Ideas

“You ask me what exile is…”

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A bronze sculpture from the series “Les Voyageurs”, by French artist Bruno Catalano.

The words of exiled creators, spoken through our columns

“Exile is always a handicap. But distance allows you to look at your own country, its past, its history, from a slightly foreign viewpoint. When we talk about home, we tend to hesitate, to go by feel. It’s a delicate process that you can lose a grip on at any moment. Maybe we have more sensitivity. Sometimes you choose to be silent and allow people to interpret.”

Abderrahmane Sissako, Mauritanian film director, The UNESCO Courier, 2000-10

 

“Exile becomes hard when loneliness sets in, a loneliness that has more to do with the memory of something essential rooted within oneself than with ordinary recollections. Otherwise I do not regard exile as painful, because it not only means leaving home to go somewhere else, it also means stepping forward towards yourself, deciding to get to know yourself and to live in and with yourself. After living through your own tribulations and moments of wonderment, you need to find out about others, but the first essential is self-knowledge. Exile then becomes a quest, an expedition into the inner space of others, in the course of which one must, above all, never give in to the temptation of wanting to portray others in one's own likeness, on the pretext of aligning certain details.”

Edouard J. Maunick, Mauritian poet, The UNESCO Courier, 1994-3

 

“For a long time, I traveled, my mind and heart at peace, telling myself that I could return home when I wanted to. Things changed with the Ivorian crisis. I had the impression the door suddenly closed and left me outside. I found it difficult to understand what was happening, how we got there. I felt alienated, as if everything had to be started all over again. Exile begins when you can no longer return to the country you left behind, when the way back becomes painful.’

Véronique Tadjo, Ivorian writer and painter , The UNESCO Courier, 2008-2

 

“You ask me what exile is… Years ago, in a quiet corner of Kabul, I read the Persian translation of The Man from Kabul, a short story by Rabindranath Tagore. With his magical words, this talented Indian writer made me discover the pain of exile (...) I, who was sheltered from misery and who had only known war in books, saw myself also sheltered from exile… until the end of my days. At the time, I ignored that one day, alas, history’s unfair hand would turn every Afghan into the Man from Kabul by Tagore. That history’s folly would divide an entire nation and disperse the Afghans to all four corners of the world, far from their fathers, mothers, children, sisters and brothers. Around me, I do not know of a single family that was spared the torment of exile, and that, although without having read Tagore, did not live the story of the Man from Kabul and did not feel his pain within.”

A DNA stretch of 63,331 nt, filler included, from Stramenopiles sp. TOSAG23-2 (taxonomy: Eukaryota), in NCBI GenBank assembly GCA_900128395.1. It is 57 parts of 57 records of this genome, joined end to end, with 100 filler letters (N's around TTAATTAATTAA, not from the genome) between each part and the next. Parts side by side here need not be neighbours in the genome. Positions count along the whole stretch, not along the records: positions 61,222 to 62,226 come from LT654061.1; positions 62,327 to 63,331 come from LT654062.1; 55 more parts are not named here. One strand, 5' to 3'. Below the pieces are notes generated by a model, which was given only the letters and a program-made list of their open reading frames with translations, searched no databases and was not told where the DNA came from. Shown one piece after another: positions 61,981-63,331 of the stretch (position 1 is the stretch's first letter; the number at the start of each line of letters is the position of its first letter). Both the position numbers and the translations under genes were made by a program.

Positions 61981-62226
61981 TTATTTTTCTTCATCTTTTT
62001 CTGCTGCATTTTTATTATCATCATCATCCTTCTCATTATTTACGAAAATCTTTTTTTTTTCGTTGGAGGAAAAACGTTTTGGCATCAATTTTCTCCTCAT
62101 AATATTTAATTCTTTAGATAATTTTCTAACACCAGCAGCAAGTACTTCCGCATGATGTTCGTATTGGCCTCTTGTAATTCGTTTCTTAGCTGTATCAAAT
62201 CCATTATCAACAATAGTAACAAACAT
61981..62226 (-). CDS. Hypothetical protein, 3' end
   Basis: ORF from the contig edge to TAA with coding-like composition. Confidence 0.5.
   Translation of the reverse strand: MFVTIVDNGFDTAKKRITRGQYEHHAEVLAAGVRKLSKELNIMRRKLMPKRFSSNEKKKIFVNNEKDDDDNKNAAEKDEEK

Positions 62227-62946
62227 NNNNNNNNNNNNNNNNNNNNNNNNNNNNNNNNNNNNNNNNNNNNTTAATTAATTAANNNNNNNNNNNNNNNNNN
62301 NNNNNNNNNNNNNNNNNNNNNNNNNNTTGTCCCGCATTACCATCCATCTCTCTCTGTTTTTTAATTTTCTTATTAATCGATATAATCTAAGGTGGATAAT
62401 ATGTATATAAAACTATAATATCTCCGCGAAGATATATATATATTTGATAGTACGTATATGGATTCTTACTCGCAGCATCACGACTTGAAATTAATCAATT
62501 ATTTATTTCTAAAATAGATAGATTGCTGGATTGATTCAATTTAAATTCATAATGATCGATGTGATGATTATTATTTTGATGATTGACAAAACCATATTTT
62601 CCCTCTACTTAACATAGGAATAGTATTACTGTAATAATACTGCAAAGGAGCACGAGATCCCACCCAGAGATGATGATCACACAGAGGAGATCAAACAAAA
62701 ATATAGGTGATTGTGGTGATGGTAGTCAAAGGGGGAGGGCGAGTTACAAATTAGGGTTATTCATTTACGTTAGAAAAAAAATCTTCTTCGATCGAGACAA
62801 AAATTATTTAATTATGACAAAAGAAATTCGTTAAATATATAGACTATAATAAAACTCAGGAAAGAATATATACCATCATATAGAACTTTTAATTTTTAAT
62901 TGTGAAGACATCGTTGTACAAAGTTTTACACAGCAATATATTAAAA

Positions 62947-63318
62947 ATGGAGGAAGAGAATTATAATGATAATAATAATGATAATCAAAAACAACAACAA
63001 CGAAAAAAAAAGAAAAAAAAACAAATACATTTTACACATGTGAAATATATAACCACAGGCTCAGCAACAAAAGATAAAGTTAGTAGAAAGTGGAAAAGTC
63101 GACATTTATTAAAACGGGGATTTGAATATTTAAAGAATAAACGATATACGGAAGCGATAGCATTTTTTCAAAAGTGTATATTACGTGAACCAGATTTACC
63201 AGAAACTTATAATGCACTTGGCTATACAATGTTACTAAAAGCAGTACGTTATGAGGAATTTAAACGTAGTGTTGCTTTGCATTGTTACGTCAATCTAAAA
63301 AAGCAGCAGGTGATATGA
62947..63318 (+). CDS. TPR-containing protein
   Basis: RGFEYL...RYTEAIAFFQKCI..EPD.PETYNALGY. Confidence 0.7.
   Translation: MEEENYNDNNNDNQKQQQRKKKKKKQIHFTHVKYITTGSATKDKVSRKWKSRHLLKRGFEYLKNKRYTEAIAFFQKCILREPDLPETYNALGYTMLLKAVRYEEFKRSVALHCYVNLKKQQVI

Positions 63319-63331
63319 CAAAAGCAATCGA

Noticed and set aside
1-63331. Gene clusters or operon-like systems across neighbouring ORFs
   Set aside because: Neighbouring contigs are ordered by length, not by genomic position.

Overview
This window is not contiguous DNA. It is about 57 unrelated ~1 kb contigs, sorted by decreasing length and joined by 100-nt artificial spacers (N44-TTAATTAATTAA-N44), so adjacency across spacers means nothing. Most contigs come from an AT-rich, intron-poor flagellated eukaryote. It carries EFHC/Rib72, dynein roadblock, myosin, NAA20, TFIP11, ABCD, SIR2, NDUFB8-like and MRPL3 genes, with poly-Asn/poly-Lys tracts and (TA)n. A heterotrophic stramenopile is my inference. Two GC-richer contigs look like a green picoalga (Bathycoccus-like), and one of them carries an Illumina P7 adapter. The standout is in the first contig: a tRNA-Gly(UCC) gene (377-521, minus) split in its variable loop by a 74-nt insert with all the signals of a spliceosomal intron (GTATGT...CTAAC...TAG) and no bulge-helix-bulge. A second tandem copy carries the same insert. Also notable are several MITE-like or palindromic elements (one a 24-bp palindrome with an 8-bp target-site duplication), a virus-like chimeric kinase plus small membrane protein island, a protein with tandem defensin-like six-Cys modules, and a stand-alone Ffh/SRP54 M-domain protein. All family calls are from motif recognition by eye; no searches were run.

Spôjmaï Zariâb, Afghan writer, The UNESCO Courrier, 2008-2

 

“When you’re an exile, you don’t really have an identity any more. Whether in Cambodia or France, I’m kind of at home everywhere and now. Far and close from everything. I’m interested in this distance. It allows you to stand back and to see further, to grasp the shape of things. The lesser evil for an exile is managing to make use of this.”

Rithy Panh, Cambodian film director, The UNESCO Courier, 2000-10

 

“If exile is an initiation test, it is also a test of the truth. It entails shedding one's illusions and the world of wishful thinking and pretence, and arriving at a kind of lucidity. It means learning how to winnow out the wheat from the chaff by discarding bogus tolerance, which produces a semblance of inner peace, in favour of real tolerance, which requires one to immerse oneself in the universal (...) Involuntary exile has become, in my case, voluntary exile in search of things past and spiritual resurrection. To accept is already to effect a return, at least to oneself.”

Bujor Nedelcovici, Romanian novelist, essayist and scriptwriter, The UNESCO Courier, 1996-10

 

READ MORE:

Novelist in exile: Luis Sepúlveda, The UNESCO Courier 1998-6

Chinua Achebe: no longer at ease in exile, The UNESCO Courier 2001-6